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Re: Theos-World Hi there, I'm new.

Jan 19, 2007 07:22 AM
by Vince

--- In, leonmaurer@... wrote:
> The second God referred to in theosophical metaphysics is the 
supreme spirit 
> or consciousness of the primal universal "space" before and after 
> manifestation, that is aware and willful with respect to its 
inherent abstract motion 
> that contains, encoded in it (most likely in the form of 
vibrational wave 
> interference patterns of its fundamental spin-energy or G-force 
sometimes called 
> the Akasha) all the information or experiential knowledge of all 
its previous 
> cyclic existence's plus the wisdom of its own inherent nature -- 
as the basis 
> of determining the initially involved fractal fields and   their 
ideal forms 
> and, through the guidance of its initial hierarchy of spiritual 
beings (i.e., 
> the Dhyan Chohans) the subsequent evolution of inorganic matter, 
leading up to 
> the evolutionary ladder of sentient and super sentient organic 
beings... With 
> the apparent purpose of ultimately replicating itself in mankind, 
and observing 
> their evolution... Until they further evolve to the state of super 
> existence equivalent to itself... Thus, adding infinite lines of 
> individual experiences and knowledge to its previous store of self 

Similar to the 'cosmological supergod' concept that began evolving 
from the time of King Solomon in the Old Testament, except perhaps 
for the expansion part.  The Christians and biblical Jews had 
adopted a slightly lesser god concept than the one that you present 
here when they declared their god to be omnisicent, omnipotent and 

However, I personally regard this not so much as a god concept, but 
instread a 'multiverse' concept.  Namely, I believe that 
the 'multiverse' itself has the same qualities which you present, a 
living organism in and of itself, yet I do not call it a god, nor do 
I worship the 'multiverse'.  Nor do I believe that we can 
qualitatively 'know' the 'multiverse' much beyond the abstract 
mathematical calculation that you've presented.

> And if that "God" refers to the one that is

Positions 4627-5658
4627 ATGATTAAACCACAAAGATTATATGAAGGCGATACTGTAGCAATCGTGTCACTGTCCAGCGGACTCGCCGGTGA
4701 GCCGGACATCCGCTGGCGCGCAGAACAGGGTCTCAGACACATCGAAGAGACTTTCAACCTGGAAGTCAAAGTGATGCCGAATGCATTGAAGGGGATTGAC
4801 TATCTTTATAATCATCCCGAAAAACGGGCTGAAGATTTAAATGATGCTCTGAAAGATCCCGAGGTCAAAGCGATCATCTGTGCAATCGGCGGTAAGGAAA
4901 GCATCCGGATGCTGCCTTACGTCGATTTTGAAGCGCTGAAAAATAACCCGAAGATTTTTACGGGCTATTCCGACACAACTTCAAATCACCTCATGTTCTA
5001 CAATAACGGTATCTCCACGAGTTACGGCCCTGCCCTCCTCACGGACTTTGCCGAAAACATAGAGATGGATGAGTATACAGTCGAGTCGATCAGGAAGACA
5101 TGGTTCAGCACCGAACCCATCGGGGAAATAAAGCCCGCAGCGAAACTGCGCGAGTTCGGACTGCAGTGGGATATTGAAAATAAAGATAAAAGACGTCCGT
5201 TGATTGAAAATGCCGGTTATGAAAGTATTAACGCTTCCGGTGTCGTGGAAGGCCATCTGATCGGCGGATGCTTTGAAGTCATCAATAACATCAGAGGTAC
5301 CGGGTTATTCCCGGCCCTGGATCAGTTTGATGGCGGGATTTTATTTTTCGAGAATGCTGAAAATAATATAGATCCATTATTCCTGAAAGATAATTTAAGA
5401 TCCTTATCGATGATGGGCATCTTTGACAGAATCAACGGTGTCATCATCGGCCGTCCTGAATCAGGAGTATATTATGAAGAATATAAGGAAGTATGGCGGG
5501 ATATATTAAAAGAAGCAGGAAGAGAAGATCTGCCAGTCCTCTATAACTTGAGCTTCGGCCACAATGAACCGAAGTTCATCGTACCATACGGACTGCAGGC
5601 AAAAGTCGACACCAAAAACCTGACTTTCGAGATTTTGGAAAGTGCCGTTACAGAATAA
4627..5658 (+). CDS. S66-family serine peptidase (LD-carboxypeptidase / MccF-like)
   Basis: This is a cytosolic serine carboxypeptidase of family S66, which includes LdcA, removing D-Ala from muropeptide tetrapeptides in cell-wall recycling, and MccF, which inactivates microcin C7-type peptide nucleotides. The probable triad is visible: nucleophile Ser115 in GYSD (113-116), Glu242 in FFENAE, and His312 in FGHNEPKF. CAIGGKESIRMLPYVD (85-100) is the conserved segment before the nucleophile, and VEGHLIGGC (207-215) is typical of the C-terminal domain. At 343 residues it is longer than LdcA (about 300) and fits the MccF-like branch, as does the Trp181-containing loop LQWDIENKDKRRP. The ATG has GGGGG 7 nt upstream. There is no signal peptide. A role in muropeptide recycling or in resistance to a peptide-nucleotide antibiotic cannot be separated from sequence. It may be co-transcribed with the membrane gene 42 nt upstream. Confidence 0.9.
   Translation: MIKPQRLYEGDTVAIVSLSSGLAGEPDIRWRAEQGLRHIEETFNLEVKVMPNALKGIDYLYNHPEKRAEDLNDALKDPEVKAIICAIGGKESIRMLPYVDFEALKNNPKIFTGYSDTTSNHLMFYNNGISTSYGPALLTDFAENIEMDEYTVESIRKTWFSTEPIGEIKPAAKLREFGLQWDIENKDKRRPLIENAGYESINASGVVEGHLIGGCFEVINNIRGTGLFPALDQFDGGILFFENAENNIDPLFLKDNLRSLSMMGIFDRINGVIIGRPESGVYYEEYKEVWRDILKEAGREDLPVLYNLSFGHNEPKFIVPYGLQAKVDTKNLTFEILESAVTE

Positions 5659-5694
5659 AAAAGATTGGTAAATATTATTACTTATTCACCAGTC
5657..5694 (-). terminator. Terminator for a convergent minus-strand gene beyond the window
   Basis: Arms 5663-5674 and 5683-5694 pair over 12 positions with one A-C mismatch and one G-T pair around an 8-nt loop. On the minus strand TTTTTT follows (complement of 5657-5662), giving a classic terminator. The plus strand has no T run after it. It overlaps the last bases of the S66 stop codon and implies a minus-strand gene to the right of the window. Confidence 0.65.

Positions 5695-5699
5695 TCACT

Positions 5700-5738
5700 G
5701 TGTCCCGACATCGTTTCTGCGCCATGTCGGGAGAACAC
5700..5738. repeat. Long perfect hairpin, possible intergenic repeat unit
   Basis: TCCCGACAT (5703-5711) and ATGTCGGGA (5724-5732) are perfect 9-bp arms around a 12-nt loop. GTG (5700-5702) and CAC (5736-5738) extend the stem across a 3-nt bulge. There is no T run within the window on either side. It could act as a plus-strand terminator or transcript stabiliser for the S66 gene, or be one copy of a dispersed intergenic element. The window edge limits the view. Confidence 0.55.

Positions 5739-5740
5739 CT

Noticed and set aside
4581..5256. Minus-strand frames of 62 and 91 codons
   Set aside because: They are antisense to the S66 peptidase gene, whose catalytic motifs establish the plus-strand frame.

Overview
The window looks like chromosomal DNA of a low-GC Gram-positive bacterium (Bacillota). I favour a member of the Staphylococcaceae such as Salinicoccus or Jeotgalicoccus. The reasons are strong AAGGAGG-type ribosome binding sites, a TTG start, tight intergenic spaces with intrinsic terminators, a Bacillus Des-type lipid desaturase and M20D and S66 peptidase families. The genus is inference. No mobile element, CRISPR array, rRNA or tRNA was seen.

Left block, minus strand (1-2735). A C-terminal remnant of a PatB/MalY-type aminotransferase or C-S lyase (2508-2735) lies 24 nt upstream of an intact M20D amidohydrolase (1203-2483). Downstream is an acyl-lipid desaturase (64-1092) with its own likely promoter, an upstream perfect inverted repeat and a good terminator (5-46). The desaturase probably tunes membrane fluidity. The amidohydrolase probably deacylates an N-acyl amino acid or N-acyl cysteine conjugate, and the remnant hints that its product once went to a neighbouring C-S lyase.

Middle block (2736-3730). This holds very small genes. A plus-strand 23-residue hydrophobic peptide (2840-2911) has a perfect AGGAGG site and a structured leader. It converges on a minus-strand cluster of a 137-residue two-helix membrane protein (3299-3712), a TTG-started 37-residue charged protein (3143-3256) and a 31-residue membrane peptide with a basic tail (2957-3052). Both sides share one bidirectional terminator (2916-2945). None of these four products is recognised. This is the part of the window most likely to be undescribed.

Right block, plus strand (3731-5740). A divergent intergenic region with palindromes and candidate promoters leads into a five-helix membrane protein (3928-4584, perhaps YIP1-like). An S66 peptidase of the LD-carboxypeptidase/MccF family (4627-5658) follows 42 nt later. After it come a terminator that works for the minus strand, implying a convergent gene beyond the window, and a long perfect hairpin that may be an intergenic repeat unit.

> separate and personal, then that person could not be a true 

Not even all Christians believe in a separate god as you suggest.  
Some do and some don't.  The god concept that you've extrapolated 
from is largely borrowed from the Christians, with various 
modifications made for perhaps scientific value.

> But, even then, 
> agnostic would only apply to the separate Gods of those cults or 

I believe that you're putting agnosticism into a box.  There are 
several strains of agnosticism.

> Thus, a 
> Christian or follower of the teachings of Yeshua or Jesus, without 
believing in 
> his divinity, or the God of the churches that worship them, can 
still be a true 
> theosophist.   
> > 

I believe that Jesus is a perfected human being, with the same 
potentials of any other human being.

> since 
> > atheism is
> > > as much a religious belief or faith as theism.
> > >

A common assertion made among Christians themselves concerning 
atheists, which atheists nonetheless deny.

> I was speaking of organized religions that require a faith or 
belief in a 
> personal and separate God or his representative, such as Jesus.   
> > >
> > > Leon
> > > >

Modernized Christianity teaches the omniscience, omnipotence and 
omnipresence of the Trinity in it's orthodox textbooks at it's 
mainstream seminaries.  The concept of omnipresence does not imply 
separateness.  Some Christian god concepts are more evolved than 
others and some less than others.  Variations of god concept 
presentations may occur if presented by educated seminary scholars 
versus street corner lay-evangelists.


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